Opinion | ETHS should unblock vital homework help sites

Christopher Vye, Staff Writer

Slader, SparkNotes, Brainly. Try to access them on ETHS-issued Chromebooks, and you’ll get the same result: Restricted.

Too often, these websites and others like them are talked about as if they belong to the dark web, leading to a common belief that using them is tantamount to cheating. However, if one was to just play around on these websites for even the shortest period of time, that person would realize that there is nothing sinister about them. Rather, they are valuable resources that students can use to help improve their understanding of course material independently. It is long overdue that ETHS administrators realize this and unblock such websites in accordance.

Never once did the developers behind any of the aforementioned websites intend to create a tool students could use to cheat. In actuality, their purpose was to create an online community where people could share their ideas with one another because that is how they believed they could help students learn best. 

“We’re here to help you learn, not to help you cheat,” states the about page of the SparkNotes website.

 So let’s get it straight. These websites are not meant to help you cheat; they’re meant to give you the resources you need to still complete your homework even if you get stuck and prevent the crying at the kitchen table. Duly, these websites work best when used in such situations, reserved for times when simply grinding things out over and over again has failed. ETHS students are responsible enough to know this and refrain from using them on occasions when they don’t really need to.

With all the assistance some of these websites can provide though, it may very well seem as if they are just warehouses full of cheating materials and that their presence alone encourages deviance. Again, however, this is just not the case. If a student is overdependent on websites like these, they won’t be prepared to succeed during assessments, and their grades will fall consequently. The advent of online plagiarism scanners also discourages overindulgence, disincentivizing students to not simply copy what they find on sites if they have to write academic papers.

Additionally, the amount of aid these websites can provide is not revolutionary. So, frequently, teachers provide written examples of claims, evidence and reasoning whenever it comes time to write big papers, and textbooks generally have the answers to odd-numbered problems in the back. Most of these blocked homework help websites provide similar things, and if they go beyond what typical classroom resources can provide, that doesn’t make it easier for a student to cheat so much as it makes it easier for them to further their understanding of the material. It doesn’t make sense to tell a student that they are cheating just because the source of the help they are receiving happens to be a website as opposed to a teacher, textbook or worksheet.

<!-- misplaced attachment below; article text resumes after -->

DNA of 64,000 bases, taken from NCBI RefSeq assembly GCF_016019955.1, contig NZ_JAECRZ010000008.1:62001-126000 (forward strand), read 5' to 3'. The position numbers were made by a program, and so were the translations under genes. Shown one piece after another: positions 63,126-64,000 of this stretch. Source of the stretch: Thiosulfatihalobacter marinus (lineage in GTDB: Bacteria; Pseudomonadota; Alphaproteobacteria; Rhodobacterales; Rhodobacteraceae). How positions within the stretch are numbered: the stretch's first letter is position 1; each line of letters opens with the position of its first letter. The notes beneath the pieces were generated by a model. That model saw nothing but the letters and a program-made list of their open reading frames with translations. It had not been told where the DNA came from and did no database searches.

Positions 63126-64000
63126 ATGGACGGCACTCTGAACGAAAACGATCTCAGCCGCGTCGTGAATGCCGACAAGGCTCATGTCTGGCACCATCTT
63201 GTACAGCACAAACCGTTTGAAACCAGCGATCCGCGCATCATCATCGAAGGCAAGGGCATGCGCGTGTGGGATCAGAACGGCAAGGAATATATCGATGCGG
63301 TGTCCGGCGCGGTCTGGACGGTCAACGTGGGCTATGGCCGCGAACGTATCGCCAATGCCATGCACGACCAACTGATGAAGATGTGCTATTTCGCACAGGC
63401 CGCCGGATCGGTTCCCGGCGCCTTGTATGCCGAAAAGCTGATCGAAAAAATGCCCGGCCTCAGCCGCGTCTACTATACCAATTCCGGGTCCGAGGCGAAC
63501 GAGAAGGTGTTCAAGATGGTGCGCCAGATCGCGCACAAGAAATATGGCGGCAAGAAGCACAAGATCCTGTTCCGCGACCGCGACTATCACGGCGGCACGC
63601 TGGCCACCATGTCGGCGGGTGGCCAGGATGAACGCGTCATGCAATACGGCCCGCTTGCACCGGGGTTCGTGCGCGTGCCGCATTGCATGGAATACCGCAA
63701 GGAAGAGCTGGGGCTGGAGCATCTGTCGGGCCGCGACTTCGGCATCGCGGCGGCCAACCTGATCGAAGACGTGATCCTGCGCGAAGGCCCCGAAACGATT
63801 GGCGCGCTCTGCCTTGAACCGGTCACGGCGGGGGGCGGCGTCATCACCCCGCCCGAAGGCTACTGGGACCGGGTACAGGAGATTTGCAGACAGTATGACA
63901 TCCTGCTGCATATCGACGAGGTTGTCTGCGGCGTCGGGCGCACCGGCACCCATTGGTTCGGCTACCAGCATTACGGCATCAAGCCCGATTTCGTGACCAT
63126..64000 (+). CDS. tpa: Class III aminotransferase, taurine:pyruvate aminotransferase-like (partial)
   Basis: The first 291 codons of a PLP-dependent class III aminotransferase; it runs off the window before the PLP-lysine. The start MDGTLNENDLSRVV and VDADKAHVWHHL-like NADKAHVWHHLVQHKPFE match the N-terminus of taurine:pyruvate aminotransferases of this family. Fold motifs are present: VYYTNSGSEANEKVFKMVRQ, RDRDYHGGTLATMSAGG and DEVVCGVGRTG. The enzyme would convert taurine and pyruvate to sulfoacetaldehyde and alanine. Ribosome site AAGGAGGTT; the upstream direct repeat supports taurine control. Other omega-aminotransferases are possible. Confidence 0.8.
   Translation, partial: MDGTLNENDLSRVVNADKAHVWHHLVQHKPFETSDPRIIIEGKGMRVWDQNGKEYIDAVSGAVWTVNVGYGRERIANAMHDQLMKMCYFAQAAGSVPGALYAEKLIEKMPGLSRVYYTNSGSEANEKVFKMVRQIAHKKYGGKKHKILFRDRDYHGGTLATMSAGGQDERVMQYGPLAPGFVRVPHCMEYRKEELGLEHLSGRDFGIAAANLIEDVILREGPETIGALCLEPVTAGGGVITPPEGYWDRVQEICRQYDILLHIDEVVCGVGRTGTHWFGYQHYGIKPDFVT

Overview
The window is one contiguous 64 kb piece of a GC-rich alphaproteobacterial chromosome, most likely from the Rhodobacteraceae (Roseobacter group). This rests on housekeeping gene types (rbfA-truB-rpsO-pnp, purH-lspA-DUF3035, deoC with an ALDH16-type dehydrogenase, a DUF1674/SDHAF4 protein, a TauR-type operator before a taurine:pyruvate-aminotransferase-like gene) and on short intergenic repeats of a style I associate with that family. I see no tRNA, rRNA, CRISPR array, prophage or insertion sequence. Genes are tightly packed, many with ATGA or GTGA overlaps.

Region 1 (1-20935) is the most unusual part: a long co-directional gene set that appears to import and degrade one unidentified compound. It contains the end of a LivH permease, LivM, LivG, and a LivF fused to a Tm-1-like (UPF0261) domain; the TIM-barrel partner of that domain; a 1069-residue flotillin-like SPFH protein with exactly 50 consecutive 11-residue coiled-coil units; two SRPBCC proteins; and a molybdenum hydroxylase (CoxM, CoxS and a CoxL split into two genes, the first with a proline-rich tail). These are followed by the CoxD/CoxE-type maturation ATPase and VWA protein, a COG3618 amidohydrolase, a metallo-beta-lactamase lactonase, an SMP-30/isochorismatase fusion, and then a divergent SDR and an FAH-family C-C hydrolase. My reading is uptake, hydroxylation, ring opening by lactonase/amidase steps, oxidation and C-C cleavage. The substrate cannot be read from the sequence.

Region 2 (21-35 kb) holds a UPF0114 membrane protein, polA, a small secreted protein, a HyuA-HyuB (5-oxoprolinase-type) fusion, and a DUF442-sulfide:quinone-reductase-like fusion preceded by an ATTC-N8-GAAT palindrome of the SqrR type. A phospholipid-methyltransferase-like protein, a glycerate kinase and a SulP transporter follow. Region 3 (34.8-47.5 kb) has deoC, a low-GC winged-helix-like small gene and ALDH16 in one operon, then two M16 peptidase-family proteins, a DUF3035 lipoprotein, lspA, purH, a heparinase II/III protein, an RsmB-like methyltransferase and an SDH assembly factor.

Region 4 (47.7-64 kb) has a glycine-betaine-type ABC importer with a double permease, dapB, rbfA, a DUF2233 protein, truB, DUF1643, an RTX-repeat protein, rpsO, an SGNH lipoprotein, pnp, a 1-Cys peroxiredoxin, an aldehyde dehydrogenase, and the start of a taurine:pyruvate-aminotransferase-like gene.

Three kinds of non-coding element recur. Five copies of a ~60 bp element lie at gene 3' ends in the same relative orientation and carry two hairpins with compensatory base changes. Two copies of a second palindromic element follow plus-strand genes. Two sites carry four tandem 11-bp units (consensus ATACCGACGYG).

Besides, these websites have their limits too. Sometimes, the explanations they provide can be just as confusing as the problems themselves. Even if these websites are unblocked, students will still have to go to their teachers for help, probably at the same rates they already are.

Now, while cheating concerns do seem to be the most apparent reason why websites like these are blocked, there is a chance that their blockage is more so due to something else; it’s possible that they have been blocked in order to encourage students to go to their teachers for help first rather than the internet. If this is the case, though, it just creates an inconvenient situation for both parties. Sometimes, a question just isn’t big enough to warrant a trip to A.M. support or Wildkit Academy, especially when plenty of teachers have a combined total of over 100 different students in their classes. 

And at the end of the day, it’s not as if these resources aren’t already being used by students on their personal technology. Looking at this issue from an equity standpoint, since blocked homework help websites are never able to be accessed on any ETHS-issued technology ever, that means that those who are more dependent on the school Chromebooks are put at an unfair disadvantage against their peers who are fortunate enough to have their own computers and WiFi networks at home, where they can access them freely. Yes, a vast majority of ETHS students may have smartphones, but they are nowhere near as optimal of educational devices as computers are due to their smaller screens and lack of keyboards. If these websites were to be unblocked, however, this discrepancy would be eliminated, and everyone would be put on a more level playing field when it comes to accessibility of online studying resources.

ETHS, the time is now. If our school is truly committed to increasing student’s understanding of course material, lowering stress levels and maintaining academic equity, then unblocking websites like Slader, SparkNotes and Brainly that have so long been unfairly branded as cheating resources is a change that needs to be made.